Fonts are a preview of what text will say before you even read it.
Most major corporations have proprietary fonts that you will often recognize before you even read the text.
- The two Star Trek Fonts used on the title screens of movies
- The Star Wars font used on titles and the scrolling synopsis
- The Coca-Cola fonts including the swirly one, a very simple but bold label, and several others
- Typewriter fonts often used in Indie and “literary” movies
- The unique numeral fonts used on watches by Seiko, Tag Heuer, Timex, Casio, and most others
- The Bell font that was designed for and used in phone books back in the old days of print and chosen because it looked clear at small sizes and used less ink
- The Amazon.com font
- The Google font
- Fonts matching elementary and advanced printing and writing systems
- Fonts used by major greeting card companies
- Fonts used by shopping malls, gas stations, government offices in various locales, and cigarette danger warnings
And then the two dozen fonts — mostly nonstandard hand-printed ones — that I use in my mind maps to establish a personal style and project creativity and organized chaos and at times fun, seriousness, childhood, absurdity, and authority.
Fonts are a huge design element often overlooked in designing mind maps. In addition to having more or less clarity, they can project seriousness, friendliness, anger, laughter, fun, excitement, love, the old (early fonts from early printing presses, typewriters, historical documents like the US and French Constitutions, World War II posters, old bar signs), road signs in the USA, international road signs, passports, scanners, bank numerals, individual characteristics (such as fonts based on the handwriting or printing of Freud, Leonardo, Abigail Adams, John Quincy Adams, Middle Age monks, Frank Lloyd Wright, Einstein), and those evocative of The Old West, the 1800s, the Great Depression, various wars, the 1920s, the 1930s in Germany, the 1960s, the 1970s, and the ubiquitous smiling, frowning, angry, joyous, clueless, and cool yellow dots invented by Forrest Gump 🙂 while he was jogging for a few years. Gump of course also invented the phrase “shit happens” in the same scene from the movie, but that is a separate story.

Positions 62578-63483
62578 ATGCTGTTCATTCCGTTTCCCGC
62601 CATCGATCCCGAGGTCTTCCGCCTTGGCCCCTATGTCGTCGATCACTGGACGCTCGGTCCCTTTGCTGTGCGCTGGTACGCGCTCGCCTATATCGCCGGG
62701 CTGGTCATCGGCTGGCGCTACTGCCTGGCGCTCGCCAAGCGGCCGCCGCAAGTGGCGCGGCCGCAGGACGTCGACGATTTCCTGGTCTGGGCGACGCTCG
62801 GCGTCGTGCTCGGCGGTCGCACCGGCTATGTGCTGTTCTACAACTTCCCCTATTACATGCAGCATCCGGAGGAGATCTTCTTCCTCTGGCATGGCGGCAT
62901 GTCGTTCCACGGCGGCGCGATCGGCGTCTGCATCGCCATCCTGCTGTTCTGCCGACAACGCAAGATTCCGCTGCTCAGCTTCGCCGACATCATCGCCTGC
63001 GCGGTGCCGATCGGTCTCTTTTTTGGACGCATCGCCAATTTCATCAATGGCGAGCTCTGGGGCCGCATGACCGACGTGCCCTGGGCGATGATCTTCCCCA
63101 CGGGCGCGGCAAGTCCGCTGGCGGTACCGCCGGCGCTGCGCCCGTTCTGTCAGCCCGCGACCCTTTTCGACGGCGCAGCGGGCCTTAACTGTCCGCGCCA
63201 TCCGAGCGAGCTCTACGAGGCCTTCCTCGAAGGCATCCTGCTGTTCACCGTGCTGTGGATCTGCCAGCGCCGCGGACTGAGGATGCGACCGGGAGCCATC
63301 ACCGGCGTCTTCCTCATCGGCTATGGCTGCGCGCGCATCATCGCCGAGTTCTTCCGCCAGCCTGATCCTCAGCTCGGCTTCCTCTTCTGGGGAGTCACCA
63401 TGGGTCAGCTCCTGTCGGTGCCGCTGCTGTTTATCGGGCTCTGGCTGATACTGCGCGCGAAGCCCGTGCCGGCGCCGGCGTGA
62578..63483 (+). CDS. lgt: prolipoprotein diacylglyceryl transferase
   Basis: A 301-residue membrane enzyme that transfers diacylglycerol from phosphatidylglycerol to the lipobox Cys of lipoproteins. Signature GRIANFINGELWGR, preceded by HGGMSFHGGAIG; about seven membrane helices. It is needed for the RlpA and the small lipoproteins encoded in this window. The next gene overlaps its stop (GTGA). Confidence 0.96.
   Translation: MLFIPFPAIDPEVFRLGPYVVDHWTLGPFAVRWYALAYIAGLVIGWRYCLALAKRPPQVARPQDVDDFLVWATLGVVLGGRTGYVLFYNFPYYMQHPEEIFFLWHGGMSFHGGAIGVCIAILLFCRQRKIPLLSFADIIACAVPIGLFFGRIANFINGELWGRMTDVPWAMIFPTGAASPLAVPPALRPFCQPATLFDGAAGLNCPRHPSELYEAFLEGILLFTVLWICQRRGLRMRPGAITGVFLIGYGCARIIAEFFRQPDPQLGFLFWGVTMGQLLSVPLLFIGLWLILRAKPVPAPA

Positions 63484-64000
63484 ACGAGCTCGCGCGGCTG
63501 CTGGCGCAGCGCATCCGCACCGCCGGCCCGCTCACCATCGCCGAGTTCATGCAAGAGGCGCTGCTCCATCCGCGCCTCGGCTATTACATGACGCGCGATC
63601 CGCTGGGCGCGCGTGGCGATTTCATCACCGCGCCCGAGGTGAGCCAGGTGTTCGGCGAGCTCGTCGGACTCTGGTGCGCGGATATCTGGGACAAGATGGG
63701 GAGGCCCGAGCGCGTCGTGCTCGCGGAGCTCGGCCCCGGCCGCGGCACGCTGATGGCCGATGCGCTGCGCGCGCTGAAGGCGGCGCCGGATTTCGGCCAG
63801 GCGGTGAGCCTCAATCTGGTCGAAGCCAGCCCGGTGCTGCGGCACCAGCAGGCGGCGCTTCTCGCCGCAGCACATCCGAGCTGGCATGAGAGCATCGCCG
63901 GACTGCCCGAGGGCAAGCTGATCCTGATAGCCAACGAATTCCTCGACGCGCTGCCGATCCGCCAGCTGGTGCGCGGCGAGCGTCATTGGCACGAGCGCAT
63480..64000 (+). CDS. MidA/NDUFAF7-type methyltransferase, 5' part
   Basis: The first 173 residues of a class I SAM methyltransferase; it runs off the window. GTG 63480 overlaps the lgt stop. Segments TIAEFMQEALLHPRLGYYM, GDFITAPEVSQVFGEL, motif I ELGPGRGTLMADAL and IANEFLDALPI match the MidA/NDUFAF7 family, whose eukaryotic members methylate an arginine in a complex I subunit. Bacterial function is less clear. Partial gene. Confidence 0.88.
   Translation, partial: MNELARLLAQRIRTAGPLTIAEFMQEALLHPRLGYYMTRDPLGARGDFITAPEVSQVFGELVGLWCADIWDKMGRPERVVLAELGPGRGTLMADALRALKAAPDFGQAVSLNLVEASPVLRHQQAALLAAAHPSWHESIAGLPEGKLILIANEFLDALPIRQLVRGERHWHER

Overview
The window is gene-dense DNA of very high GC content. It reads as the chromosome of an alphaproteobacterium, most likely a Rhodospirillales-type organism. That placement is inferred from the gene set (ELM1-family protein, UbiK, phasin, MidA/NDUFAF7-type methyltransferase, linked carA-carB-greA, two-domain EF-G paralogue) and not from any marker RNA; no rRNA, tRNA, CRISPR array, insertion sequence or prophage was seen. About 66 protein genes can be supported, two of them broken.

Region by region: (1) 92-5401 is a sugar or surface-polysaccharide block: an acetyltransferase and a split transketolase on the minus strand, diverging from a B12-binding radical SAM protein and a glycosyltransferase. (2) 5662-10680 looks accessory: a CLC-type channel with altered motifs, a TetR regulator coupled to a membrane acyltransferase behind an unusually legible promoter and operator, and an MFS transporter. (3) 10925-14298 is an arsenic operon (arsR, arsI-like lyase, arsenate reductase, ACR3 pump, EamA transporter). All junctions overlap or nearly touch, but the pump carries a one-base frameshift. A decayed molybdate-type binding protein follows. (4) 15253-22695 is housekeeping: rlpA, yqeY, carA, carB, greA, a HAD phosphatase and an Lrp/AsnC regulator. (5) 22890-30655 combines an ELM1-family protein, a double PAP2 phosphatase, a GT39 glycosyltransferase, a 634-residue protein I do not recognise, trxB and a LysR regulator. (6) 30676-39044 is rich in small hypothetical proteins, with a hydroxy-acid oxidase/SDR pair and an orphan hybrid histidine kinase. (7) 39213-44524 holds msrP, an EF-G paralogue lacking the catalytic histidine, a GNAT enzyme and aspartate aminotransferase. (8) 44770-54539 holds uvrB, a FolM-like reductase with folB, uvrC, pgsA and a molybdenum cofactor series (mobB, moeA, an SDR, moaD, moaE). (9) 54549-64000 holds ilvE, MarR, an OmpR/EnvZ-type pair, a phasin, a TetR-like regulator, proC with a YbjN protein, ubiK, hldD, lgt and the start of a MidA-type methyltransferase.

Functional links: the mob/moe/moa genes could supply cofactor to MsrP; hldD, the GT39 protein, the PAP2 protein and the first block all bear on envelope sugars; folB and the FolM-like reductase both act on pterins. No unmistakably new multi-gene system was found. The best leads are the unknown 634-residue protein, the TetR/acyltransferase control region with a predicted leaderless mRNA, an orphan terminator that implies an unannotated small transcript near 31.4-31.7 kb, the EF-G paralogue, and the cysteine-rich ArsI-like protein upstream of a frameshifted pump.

I’m not here to teach a class in font selection as there are numerous books on the topic.
Realize however, that matching fonts to other design elements in a mind map as well as its content and audience and images can greatly increase the effect of the map on encoding, retention, brainstorming, creativity, and communication.
Here are some examples of the same mind map in various font and color combinations. Not only are some more or less “readable,” they also at times evoke different emotions, motivations, and reactions.
When I create mind maps I usually write the title and a few branches in a default simple font like Arial and then try as many as dozen variations before selecting one that most matches my intent for the map. As I near the end, I then go back and look at the earlier and various other alternatives before settling on a final font.
Font selections are very important. The font can draw your attention before you read the words. Or bore you once again and curb your enthusiasm.
Changing the fonts in the mind map is the easiest way to change its appearance and to make it more readable and understandable to various audiences.
Click on mind maps to expand their size. At the bottom of the individual maps — differing only in the font — are the same maps presented as a self running slide show.